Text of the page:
Iran gains leverage with nuclear weapons - it is easy for even a child to see that. But to see foolish arguments about how Iran cannot really dominate the Middle East, misses the point - they dont think that way. They WANT to dominate. And yeah, they already ARE trying. What do you think Hezbollah, Hamas, Al Sadr are meant for ? Keep the peace?

Having a precious energy resource, an unwavering faith in Shia religious theocracy, unstinting support for terrorism is bad enough. Now they want to have nuclear weapons too to cap it all.

Here's another question - what exactly is Obama willing to offer to Iran that was not offered by Condi Rice in 2006 ? A personal meeting that will melt the Iranian's hearts or some how make them realize that they are religious wing nuts ?

How exactly will any one verify Iran has rolled back its nuclear program - yeah, the UN will do a great job, outsource it to them - and if they dont, its too bad then.

Thank God pacifists like Yglesias have never had influence on American history - otherwise the Nazis would have wiped the world clean.

Here is a link to an article where Andrew McCarthy blasts the Bush Administration for its weak stance on Iran !

http://article.nationalreview.com/?q=N2Q2MTU5ZWY2ZGJmMDJlYWYwNWQ0ZjkyYzZmZThkMWY=

And we have people here who are ready and willing to jump on Bush for every thing ! Here's a question for people out here - how exactly did the Iranians get in touch with AQ Khan, way before Bush was even President or before the Iraq war ?

How dare Yglesias talk about US accomodating to "Iranian concerns" in Iraq ? What exactly are the concerns that Iran has in Iraq and why exactly should the US be accomodating ? Does Iraq have a say in all this ?? Or does it have to listen to know nothings like Yglesias on how it should accomodate Iran? This, comes after all the terrorist activity that the Iranians have organized in Iraq, the cleansing against the Sunnis they organized with the help of Sadr - it seems US has to accomodate to Iranian interests.

If you want to leave Iraq, just get the hell out of there - dont sell out Iraq to Iran for that. Enough damage has been caused already to Iraq - now Yglesias has his moronic recommendations- what a fool !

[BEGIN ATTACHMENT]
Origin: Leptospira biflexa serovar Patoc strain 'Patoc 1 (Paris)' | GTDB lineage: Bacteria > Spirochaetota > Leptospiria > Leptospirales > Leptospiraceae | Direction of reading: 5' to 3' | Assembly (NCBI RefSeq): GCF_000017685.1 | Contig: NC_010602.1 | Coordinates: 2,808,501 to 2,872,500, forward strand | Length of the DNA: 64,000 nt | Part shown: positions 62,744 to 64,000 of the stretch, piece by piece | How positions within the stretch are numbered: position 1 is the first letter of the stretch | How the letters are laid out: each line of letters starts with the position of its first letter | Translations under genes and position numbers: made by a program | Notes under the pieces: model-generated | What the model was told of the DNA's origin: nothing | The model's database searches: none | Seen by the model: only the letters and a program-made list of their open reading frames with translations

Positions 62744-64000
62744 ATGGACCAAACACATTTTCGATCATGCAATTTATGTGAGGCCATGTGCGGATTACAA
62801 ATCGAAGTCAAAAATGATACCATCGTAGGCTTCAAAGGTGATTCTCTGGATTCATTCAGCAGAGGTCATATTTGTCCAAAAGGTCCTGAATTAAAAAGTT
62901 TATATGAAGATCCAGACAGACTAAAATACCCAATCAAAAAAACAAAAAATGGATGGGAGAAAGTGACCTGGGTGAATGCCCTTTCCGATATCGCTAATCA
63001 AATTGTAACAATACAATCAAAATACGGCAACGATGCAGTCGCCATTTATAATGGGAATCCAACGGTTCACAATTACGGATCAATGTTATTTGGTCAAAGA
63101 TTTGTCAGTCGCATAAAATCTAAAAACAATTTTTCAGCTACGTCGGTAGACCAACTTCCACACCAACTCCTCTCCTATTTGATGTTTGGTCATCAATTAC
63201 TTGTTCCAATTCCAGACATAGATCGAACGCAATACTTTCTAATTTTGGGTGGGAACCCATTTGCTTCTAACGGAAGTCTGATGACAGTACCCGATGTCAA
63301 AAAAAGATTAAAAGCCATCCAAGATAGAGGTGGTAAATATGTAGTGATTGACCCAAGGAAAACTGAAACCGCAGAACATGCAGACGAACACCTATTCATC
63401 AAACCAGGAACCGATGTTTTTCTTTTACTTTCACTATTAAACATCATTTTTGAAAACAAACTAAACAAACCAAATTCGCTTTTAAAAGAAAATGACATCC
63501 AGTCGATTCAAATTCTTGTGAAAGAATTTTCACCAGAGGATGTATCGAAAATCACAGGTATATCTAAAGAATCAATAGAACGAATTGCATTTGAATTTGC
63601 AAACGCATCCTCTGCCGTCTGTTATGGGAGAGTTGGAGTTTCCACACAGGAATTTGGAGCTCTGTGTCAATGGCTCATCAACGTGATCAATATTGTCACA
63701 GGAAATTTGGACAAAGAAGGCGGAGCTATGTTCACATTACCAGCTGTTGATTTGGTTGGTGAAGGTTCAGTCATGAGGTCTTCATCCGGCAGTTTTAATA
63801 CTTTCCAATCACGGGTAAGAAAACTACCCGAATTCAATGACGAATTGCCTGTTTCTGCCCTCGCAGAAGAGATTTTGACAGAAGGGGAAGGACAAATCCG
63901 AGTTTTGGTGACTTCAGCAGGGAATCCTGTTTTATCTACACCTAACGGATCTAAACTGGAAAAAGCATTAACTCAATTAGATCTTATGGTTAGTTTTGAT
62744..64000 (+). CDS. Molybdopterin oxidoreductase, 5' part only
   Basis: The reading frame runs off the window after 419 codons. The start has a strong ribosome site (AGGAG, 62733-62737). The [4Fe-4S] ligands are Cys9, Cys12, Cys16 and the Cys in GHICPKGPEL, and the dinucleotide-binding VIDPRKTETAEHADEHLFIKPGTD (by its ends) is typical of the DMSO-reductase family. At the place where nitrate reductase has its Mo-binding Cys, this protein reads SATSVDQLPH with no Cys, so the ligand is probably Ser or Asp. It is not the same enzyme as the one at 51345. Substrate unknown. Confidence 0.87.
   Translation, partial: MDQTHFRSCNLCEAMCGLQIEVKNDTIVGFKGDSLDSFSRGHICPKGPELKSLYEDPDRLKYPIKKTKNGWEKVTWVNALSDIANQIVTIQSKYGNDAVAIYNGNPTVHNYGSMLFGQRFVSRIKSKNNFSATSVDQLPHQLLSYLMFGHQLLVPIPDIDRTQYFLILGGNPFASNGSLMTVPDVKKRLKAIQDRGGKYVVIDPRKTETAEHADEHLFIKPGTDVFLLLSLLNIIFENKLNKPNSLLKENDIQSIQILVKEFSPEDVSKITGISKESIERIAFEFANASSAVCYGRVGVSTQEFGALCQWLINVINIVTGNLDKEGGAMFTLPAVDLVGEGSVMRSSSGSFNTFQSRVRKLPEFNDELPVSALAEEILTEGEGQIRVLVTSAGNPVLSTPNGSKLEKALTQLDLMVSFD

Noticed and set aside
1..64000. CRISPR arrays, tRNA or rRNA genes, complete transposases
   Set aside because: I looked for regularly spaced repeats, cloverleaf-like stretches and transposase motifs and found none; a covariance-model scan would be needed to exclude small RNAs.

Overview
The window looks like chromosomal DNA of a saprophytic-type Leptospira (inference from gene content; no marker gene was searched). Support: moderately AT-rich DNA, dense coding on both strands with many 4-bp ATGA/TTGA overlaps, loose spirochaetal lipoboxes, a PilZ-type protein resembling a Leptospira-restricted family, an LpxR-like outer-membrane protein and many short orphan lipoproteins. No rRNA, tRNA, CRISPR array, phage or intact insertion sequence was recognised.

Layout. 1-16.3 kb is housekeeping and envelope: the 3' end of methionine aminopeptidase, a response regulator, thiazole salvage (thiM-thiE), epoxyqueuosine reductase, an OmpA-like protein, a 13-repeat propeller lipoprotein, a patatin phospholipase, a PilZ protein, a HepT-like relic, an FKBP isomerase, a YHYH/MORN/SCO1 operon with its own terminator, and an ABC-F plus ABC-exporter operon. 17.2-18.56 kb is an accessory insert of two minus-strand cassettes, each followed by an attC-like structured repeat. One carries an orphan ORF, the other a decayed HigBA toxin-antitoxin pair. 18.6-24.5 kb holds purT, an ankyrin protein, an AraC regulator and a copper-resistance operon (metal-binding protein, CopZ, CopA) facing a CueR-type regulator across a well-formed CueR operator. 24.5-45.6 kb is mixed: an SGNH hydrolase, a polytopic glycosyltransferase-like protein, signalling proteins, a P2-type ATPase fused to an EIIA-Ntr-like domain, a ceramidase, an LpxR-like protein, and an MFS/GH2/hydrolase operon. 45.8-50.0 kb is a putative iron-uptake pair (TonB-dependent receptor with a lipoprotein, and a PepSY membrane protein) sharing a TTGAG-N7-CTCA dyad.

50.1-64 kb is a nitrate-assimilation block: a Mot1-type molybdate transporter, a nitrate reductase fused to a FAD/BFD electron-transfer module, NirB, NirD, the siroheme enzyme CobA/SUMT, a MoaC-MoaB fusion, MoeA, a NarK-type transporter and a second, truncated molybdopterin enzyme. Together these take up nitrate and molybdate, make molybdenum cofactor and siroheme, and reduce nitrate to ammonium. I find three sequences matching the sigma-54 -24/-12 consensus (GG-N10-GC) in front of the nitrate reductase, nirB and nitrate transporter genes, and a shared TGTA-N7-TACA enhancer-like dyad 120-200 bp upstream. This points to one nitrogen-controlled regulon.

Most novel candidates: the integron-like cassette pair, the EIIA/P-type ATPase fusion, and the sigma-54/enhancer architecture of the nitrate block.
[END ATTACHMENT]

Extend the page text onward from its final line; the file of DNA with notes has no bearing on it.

Iran gains leverage with nuclear weapons - it is easy for even a child to see that. But to see foolish arguments about how Iran cannot really dominate the Middle East, misses the point - they dont think that way. They WANT to dominate. And yeah, they already ARE trying. What do you think Hezbollah, Hamas, Al Sadr are meant for ? Keep the peace?

Having a precious energy resource, an unwavering faith in Shia religious theocracy, unstinting support for terrorism is bad enough. Now they want to have nuclear weapons too to cap it all.

Here's another question - what exactly is Obama willing to offer to Iran that was not offered by Condi Rice in 2006 ? A personal meeting that will melt the Iranian's hearts or some how make them realize that they are religious wing nuts ?

How exactly will any one verify Iran has rolled back its nuclear program - yeah, the UN will do a great job, outsource it to them - and if they dont, its too bad then.

Thank God pacifists like Yglesias have never had influence on American history - otherwise the Nazis would have wiped the world clean.

Nagarajan: Yglesias is not, in fact, a pacifist.

Also, the UN didn't do such a bad job in Iraq, as it turned out. A lot turns on what they allow us to inspect.

Also also: the Iranians offered to put everything, including their nuclear program and their support for Hezbollah, on the table in 2003, iirc. (cite.) Might have been worth checking out.

"know nothings like Yglesias"

"Yglesias has his moronic recommendations- what a fool !"